Memory Consolidation

Storing emotional memories

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Science  26 Feb 2016:
Vol. 351, Issue 6276, pp. 930-931
DOI: 10.1126/science.351.6276.930-e

When we remember events, we often also remember what we were feeling at the time. Cambiaghi et al. asked where in the brain we store such connections. To answer this, they conditioned rats to associate a tone with an unpleasant experience. They then simultaneously recorded from two brain regions, the higher-order auditory cortex and the amygdala, 1 day and 1 month after the conditioning. Animals displayed fearful behavior at both time points, and both areas showed learning-evoked changes. However, the two brain regions only interacted significantly after 1 month had passed. The degree of interaction predicted the animals' ability to recognize the tone as unpleasant.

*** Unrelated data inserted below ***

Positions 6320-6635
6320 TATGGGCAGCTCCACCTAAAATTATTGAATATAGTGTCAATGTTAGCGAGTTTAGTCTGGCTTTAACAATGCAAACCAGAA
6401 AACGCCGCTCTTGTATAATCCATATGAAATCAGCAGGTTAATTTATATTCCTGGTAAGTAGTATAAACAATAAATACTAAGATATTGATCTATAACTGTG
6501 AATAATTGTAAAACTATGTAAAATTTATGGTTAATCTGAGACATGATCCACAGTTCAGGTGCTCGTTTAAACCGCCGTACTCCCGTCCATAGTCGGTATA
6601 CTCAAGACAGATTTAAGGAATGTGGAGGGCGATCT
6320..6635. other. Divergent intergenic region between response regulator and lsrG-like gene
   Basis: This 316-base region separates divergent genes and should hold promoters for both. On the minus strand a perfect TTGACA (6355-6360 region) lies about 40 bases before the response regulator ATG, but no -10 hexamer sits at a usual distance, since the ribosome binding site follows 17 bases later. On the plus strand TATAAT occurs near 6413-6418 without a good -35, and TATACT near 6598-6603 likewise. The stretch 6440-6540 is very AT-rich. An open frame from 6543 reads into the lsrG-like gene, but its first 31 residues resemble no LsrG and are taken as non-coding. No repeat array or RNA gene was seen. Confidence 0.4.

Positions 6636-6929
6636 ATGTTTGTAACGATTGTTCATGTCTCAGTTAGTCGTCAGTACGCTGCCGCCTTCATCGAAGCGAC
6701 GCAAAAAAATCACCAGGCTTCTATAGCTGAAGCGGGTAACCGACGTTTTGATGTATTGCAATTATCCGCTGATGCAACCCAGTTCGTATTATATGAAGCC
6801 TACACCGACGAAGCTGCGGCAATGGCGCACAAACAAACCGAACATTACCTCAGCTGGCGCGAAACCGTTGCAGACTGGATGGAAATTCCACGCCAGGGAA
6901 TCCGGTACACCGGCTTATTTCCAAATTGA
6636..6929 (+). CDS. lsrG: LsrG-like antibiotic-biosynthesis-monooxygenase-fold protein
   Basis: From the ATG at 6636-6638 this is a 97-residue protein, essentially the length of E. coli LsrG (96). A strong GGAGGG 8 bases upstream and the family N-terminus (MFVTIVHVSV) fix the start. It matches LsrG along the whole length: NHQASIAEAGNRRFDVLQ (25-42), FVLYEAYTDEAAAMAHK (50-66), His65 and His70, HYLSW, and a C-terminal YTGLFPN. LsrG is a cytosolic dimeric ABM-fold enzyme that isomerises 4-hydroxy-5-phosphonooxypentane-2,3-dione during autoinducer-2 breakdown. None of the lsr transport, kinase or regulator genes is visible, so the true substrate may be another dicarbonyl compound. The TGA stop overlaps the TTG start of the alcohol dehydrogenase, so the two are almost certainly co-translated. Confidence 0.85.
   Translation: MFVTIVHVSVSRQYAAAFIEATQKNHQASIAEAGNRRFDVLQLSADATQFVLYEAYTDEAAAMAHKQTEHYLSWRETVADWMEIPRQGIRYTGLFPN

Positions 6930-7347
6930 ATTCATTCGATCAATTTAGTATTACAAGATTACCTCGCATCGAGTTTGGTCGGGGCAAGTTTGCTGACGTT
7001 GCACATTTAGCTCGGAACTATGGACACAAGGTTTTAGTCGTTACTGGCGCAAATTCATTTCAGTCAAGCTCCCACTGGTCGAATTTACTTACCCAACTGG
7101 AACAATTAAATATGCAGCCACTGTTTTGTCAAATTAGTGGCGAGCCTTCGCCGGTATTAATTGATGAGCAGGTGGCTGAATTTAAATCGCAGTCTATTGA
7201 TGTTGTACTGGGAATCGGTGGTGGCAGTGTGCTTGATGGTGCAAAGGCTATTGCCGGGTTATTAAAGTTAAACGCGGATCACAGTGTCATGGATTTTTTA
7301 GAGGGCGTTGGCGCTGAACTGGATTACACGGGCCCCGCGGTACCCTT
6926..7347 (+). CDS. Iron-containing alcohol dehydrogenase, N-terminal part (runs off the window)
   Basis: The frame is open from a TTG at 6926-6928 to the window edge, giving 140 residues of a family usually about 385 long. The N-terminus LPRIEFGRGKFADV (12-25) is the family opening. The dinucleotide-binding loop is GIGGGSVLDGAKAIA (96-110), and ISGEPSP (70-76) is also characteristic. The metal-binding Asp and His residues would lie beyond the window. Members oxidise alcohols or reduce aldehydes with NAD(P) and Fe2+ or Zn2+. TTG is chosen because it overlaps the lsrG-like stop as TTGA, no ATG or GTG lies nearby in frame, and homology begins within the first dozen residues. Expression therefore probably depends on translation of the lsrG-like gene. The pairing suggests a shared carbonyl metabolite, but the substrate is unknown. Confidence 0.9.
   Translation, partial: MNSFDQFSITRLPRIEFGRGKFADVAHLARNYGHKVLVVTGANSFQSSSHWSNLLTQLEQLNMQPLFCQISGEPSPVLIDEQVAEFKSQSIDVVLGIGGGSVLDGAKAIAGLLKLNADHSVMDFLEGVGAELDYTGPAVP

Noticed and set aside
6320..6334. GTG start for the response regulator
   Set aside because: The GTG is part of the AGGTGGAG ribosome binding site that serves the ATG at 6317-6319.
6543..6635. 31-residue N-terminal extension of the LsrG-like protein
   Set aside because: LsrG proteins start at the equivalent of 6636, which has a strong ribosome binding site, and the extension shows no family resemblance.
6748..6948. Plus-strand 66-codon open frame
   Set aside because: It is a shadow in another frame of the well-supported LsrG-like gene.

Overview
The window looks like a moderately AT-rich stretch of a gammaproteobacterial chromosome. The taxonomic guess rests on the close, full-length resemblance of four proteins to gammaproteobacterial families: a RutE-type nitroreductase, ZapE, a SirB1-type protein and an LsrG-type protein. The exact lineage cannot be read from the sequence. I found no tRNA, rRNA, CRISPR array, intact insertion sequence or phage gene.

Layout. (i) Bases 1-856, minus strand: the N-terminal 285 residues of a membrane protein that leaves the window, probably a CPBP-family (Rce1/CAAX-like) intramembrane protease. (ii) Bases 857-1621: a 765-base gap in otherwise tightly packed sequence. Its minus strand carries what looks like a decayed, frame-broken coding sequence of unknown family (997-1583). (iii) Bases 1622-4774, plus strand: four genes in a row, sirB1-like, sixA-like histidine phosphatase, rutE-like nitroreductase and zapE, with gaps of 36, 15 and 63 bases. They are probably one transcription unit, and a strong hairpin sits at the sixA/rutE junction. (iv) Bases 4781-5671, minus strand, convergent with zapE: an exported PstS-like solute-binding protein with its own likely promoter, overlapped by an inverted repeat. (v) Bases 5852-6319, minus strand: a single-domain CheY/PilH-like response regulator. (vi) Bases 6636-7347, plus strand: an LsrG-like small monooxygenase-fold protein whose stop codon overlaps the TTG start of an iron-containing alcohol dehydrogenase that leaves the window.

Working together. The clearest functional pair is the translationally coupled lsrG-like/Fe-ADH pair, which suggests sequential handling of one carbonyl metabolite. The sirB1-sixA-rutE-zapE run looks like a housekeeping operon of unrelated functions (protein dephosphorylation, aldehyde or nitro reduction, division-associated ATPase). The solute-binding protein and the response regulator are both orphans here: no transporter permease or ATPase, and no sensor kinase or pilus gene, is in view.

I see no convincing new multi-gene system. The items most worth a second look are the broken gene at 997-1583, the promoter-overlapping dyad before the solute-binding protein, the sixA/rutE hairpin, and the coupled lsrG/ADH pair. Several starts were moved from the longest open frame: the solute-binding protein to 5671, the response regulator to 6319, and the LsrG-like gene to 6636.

J. Neurosci. 36, 1647 (2016).

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